Today’s news reports on a new study that suggests that women undergoing IVF increase their risk of ovarian cancer by over one third.
Dr Simon Newman, Director of Research for Target Ovarian Cancer, said: “These numbers sound concerning, but the increase in the actual number of women affected is small. 3 in 2000 women undergoing IVF included in this analysis had developed ovarian cancer ten years after IVF treatment, but based on the expectations calculated by the authors, you would expect 2 in 2000 women of a similar age who have not received IVF to have developed ovarian cancer over the same time frame."
“The study suggested that the small increase in risk may not be due to the IVF treatment directly but potentially due to the underlying biological causes of infertility on the female side. More research needs to be undertaken to understand this better."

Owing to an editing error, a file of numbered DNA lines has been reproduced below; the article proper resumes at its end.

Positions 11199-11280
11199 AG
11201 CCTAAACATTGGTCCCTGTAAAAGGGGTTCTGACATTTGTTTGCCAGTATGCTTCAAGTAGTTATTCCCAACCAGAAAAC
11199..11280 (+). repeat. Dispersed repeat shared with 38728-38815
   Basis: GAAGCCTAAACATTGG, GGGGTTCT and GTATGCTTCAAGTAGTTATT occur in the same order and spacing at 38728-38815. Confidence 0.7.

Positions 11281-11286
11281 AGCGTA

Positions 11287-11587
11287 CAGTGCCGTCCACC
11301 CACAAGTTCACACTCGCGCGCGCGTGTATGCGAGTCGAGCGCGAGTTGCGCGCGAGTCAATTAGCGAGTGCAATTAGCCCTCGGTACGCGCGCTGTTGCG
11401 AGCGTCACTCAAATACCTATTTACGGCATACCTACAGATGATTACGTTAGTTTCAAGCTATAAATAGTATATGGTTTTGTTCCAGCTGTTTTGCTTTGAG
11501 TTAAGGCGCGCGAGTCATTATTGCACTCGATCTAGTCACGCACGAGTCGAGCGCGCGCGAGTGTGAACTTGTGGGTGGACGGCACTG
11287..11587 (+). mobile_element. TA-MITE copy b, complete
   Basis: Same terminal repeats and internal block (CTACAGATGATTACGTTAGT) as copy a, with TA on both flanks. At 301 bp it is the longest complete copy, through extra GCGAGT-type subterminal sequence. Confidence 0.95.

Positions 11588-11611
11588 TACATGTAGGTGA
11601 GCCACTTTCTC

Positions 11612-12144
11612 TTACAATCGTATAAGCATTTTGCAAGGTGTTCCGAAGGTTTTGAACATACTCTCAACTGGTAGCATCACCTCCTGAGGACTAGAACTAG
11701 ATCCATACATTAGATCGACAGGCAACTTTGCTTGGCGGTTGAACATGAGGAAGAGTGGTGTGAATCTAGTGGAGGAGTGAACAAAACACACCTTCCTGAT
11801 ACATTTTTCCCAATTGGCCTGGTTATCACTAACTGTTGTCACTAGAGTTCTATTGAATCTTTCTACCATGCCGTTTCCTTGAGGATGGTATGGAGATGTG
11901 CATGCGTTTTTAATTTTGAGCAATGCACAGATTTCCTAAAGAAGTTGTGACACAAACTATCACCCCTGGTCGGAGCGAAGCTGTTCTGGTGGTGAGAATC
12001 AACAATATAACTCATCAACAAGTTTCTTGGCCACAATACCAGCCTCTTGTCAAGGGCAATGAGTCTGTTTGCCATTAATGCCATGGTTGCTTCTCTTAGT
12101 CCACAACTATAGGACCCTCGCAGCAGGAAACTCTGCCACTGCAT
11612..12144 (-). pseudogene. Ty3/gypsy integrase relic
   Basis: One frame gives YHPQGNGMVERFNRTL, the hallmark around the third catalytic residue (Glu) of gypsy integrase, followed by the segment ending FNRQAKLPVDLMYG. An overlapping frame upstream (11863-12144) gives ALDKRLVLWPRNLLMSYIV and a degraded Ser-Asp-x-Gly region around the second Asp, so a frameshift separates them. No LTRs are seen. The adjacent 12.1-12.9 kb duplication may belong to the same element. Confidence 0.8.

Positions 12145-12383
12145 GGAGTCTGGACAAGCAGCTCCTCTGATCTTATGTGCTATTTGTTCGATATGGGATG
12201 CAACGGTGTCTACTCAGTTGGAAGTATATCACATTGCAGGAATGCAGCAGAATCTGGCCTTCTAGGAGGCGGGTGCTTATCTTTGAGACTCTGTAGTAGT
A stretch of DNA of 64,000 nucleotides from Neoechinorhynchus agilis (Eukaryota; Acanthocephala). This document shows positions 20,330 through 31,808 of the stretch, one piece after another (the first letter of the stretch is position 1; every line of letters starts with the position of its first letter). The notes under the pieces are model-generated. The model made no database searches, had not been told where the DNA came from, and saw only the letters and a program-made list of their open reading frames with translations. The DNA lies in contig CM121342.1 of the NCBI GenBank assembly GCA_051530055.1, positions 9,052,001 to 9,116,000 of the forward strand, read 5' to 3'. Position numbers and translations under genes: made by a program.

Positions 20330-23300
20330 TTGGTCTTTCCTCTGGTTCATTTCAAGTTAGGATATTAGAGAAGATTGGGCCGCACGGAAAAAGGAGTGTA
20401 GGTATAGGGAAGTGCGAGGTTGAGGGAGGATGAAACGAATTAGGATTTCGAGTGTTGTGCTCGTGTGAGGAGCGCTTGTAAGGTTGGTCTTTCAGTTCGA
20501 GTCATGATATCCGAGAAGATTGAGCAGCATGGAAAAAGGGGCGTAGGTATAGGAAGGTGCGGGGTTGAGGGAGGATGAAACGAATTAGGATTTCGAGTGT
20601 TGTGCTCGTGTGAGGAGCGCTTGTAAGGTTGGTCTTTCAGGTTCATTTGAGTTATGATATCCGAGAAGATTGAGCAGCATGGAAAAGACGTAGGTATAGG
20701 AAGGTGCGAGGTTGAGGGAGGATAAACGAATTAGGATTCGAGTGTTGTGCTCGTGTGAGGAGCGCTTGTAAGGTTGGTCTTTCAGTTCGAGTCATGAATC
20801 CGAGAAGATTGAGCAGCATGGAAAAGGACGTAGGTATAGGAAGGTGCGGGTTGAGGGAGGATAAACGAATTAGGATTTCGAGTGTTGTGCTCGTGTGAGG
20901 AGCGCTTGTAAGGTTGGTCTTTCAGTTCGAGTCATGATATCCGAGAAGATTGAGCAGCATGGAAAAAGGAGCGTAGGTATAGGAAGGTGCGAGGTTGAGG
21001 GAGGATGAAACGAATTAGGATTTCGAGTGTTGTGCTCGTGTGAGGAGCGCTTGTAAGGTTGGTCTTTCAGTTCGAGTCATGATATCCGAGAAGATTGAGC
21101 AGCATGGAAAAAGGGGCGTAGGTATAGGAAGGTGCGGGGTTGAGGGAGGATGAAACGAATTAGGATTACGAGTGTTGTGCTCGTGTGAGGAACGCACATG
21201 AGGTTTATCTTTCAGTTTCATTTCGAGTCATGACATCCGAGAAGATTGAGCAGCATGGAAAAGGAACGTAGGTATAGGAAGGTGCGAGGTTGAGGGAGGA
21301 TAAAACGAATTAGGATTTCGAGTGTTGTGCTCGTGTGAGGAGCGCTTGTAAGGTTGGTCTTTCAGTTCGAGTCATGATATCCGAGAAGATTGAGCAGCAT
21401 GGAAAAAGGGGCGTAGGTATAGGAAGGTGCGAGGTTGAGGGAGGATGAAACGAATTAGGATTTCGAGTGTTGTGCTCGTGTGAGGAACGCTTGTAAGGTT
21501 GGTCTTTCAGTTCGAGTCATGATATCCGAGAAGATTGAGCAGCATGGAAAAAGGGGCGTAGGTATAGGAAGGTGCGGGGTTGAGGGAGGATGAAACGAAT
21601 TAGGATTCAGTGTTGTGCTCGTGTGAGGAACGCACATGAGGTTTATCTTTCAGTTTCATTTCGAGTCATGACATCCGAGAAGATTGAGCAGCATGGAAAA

“Importantly these findings have only been reported as a conference presentation abstract and we await a full peer-reviewed scientific journal publication which allows for a far greater integration of these data. For women considering IVF, the best level of evidence is from the recent (2013) major peer-reviewed scientific journal article which analysed all the previous studies looking into this. The review concluded that based on the available evidence IVF treatment does not increase the risk of ovarian cancer with the possible exception of rare borderline type tumours. Some smaller earlier studies did suggest a possible increased risk of ovarian cancer but this was most likely due to poor study design.”